A few weeks before the semester ended, I was walking across campus through an area endearingly called “The Canyon” and I spotted a pair of black and white birds putzing through the water. I’d never seen birds like them before and I was so excited that I called Oliver and said,”Come to the Blue Bridge, quick! You have to see these birds!”
They were some of the cutest animals I’d ever seen, with disproportionately large heads on little, duck-like bodies. Every few seconds, one would dive head first underwater and pop back up moments later in a different spot while the other stood guard and floated along. Sometimes their return to the surface would be prolonged enough to leave me clutching the cold railing of the bridge in nervous anticipation.
Soon Oliver came running through the cold in a t-shirt and I pointed out the little birds to him, hoping he would be as excited as I was. We watched them for a while, and as they started to drift upstream we followed them on a dirt path that lead along the water. They were enthralling to watch. A friend who had been passing by looked up the birds on her phone and told us they were called Buffleheads, or “Butterballs.”
I could have stood there all day, but Oliver was getting cold. I thought briefly about getting my camera from my dorm and taking some photos of them. What if they were only passing through? But then I thought about my Humanities paper and my physics homework and I decided I couldn’t afford to lose the time.
The next time I saw the buffleheads, I stood and watched for another few minutes. The third time, it was less than that. After a while, I would only stand for a few fleeting moments to watch them dive before continuing on my way. Never once did I go back for my camera.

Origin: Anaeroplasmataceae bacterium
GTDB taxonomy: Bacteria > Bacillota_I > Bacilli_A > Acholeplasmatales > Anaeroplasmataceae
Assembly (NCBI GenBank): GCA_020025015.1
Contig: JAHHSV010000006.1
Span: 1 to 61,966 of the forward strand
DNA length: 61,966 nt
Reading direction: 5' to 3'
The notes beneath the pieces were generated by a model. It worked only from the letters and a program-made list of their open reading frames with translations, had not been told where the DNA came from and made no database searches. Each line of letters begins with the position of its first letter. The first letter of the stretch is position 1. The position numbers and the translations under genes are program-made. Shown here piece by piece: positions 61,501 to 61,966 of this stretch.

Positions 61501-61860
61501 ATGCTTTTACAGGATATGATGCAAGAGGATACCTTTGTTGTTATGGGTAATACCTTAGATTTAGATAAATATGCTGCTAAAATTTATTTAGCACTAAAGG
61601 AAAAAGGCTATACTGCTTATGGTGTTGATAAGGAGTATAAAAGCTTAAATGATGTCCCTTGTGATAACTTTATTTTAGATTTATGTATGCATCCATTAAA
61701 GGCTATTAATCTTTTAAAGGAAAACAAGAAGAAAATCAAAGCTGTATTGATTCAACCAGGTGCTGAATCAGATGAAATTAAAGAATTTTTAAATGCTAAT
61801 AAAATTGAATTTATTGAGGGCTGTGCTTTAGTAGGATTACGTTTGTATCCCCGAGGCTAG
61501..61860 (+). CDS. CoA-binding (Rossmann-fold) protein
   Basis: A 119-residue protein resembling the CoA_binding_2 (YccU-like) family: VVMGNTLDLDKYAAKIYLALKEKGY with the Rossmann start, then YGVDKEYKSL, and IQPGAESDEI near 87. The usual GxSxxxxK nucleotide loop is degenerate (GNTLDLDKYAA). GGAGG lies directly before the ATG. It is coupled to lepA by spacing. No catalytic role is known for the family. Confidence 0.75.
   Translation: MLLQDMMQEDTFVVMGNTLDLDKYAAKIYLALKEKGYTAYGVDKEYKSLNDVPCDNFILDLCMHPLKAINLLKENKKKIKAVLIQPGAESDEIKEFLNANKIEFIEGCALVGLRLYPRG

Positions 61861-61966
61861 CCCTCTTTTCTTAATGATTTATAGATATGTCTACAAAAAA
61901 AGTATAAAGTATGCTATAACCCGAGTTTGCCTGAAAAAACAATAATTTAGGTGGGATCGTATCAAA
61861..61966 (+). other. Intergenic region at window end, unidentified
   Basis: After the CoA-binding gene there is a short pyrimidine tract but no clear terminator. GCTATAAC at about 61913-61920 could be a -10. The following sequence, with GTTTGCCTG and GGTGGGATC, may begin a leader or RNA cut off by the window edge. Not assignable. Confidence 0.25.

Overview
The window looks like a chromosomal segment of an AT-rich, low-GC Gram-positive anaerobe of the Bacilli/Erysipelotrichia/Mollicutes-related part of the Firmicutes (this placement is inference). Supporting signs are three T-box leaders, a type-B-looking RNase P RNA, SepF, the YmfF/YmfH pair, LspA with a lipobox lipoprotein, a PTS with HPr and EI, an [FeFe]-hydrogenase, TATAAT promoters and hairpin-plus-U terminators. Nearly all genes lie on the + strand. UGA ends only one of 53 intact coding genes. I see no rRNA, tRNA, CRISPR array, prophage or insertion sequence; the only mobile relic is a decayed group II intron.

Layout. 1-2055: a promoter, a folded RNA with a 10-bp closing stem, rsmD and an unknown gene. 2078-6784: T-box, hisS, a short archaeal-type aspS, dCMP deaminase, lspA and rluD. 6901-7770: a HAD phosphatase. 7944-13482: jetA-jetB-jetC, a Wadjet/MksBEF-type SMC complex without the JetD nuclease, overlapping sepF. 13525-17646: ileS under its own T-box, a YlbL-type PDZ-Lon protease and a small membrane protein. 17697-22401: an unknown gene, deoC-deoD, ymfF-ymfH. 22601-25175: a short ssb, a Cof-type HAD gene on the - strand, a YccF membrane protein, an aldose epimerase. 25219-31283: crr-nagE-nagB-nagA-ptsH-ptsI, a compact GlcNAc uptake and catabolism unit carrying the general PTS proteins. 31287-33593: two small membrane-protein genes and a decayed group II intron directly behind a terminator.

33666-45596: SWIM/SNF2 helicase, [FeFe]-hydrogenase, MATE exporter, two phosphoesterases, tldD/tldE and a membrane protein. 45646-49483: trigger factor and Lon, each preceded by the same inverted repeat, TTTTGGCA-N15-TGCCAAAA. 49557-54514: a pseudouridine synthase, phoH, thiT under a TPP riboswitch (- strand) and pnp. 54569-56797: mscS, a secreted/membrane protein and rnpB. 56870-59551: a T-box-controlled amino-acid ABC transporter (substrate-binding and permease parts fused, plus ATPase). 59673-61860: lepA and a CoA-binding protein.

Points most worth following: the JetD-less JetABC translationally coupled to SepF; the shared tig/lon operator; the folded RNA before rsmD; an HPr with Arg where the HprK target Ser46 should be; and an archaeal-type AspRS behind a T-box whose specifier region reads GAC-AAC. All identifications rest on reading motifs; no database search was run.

Then one day after my final paper for humanities was turned in and I had some free time, I thought of the buffleheads, got my Nikon, and walked to the Canyon. Only one of them was there. I raced to remove my lens cap and turn on my camera, but just as I looked through the eyepiece, the bird took flight. I haven’t seen him since.
I never thought I would feel remorse about such a petty thing as photographing some bulb-headed little duck. But I can’t stop thinking about it. I was so caught up in schoolwork and stress and what I needed to do that I couldn’t take a few minutes just to taste the breeze and savor the precious moments that make life worth living.
So I suppose the buffleheads are my New Year’s Resolution, loath as I am to label it as such. This year, I want to take nothing for granted. I want to capture all the buffleheads just as they take wing, all the sunlight filtering through the bright red leaves of the Japanese maple outside the Physics building, all the fleeting lines of poetry that drift across my consciousness.
My camera and I share more regrets, but they are in the past now. What matters is that I have made the conscious decision not only to do my best to see and appreciate the beauty of the world around me, but to photograph it too.
Now I have my priorities straight.
Until next time,